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Embodied Urbanisms: Corruption and the Ecologies of Eating and Excreting in India's Real Estate Economies

By Namita Vijay Dharia

Cite As:
Dharia, Namita Vijay. 2021. “Embodied Urbanisms: Corruption and the Ecologies of Eating and Excreting in India’s Real Estate Economies.” Cultural Anthropology 36, no. 4: 708–732.


This article studies metabolic systems of food, body, and waste within the urban development politics of the city of Gurgaon (now Gurugram) in India’s National Capital Region. I link rapid urban transformation within the region, the labor required to produce it, and the speculative real estate economy that governs it to the phenomenology of body politics in the region. In particular, I examine corruption as both a political-economic and a physical, caste-based narrative to argue that corruption connects embodiment and urban development ecologies to each other. This allows corruption discourses in Gurgaon to form a critique of real estate economies; changing urban environments are felt and critiqued through body politics and experienced at once as a peril and a pleasure. This work is based on fifteen months of ethnographic research in the construction industry in NCR involving members across the production chain of real estate, including landowners, investment bankers, developers, engineers, architects, foremen, and laborers.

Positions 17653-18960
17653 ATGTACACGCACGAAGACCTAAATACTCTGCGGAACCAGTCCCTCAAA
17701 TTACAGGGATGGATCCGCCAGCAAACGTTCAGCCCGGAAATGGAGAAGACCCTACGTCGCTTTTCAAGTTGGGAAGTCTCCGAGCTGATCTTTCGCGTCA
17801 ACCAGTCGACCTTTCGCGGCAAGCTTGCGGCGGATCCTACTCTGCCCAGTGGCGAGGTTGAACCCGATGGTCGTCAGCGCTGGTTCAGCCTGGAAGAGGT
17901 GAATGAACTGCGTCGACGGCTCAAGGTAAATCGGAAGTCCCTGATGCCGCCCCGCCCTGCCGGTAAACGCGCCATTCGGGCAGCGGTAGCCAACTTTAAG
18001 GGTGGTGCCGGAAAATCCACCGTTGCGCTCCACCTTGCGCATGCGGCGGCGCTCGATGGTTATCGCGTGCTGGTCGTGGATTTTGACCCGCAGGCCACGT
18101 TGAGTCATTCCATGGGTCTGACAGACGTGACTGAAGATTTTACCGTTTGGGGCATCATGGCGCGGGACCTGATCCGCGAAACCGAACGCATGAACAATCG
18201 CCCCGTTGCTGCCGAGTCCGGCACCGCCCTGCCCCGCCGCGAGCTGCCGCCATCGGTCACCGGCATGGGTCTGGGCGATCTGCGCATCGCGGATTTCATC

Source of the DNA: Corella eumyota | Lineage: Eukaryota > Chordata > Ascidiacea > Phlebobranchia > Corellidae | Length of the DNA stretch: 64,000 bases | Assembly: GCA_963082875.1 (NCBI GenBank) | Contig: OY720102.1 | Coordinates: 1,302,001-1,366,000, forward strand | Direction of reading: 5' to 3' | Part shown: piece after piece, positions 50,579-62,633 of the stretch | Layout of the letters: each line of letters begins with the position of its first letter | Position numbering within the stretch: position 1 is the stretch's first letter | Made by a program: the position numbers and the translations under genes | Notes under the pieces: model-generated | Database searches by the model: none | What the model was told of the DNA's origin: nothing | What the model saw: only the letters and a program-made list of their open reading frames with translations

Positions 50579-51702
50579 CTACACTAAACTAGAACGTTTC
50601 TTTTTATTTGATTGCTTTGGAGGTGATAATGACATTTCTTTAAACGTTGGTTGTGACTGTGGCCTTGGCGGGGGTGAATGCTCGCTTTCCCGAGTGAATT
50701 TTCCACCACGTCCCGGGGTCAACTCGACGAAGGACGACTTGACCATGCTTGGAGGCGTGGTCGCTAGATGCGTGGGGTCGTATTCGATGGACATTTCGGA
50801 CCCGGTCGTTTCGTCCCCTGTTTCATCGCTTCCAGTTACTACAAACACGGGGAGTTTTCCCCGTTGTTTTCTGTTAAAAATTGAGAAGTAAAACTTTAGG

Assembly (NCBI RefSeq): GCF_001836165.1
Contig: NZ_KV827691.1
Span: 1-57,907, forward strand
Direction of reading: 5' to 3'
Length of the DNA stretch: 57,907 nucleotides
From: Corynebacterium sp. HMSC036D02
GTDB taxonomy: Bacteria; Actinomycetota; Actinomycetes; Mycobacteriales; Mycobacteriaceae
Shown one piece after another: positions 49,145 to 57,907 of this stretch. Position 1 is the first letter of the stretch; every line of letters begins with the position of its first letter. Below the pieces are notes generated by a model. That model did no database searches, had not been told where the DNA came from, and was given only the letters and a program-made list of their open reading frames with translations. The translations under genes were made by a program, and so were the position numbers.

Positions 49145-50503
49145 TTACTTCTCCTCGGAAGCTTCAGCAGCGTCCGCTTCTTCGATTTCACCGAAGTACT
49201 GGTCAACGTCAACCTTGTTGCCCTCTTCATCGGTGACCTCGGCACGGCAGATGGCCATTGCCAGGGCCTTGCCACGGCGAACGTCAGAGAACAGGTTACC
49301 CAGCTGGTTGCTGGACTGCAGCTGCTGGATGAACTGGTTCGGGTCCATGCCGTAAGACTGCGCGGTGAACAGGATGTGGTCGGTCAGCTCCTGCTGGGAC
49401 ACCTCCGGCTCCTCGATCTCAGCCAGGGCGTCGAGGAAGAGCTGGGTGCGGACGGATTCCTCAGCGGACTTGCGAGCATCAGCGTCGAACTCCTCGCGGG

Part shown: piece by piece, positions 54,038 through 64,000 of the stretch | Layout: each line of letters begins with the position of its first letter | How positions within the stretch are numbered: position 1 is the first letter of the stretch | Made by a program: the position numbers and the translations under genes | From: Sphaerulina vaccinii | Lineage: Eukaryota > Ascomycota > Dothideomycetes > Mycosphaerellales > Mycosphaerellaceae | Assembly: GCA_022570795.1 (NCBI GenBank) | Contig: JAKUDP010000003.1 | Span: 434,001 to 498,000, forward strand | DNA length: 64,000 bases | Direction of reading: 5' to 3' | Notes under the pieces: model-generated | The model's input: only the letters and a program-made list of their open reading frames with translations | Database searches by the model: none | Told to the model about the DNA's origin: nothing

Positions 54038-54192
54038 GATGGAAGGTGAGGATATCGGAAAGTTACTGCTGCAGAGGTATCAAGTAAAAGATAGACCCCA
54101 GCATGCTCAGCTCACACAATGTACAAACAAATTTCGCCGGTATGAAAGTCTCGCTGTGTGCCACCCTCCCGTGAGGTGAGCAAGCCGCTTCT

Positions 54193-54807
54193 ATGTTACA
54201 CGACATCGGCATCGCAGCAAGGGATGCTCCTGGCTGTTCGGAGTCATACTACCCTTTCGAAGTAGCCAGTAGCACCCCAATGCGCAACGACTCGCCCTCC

construction; labor; corruption; urban metabolism; body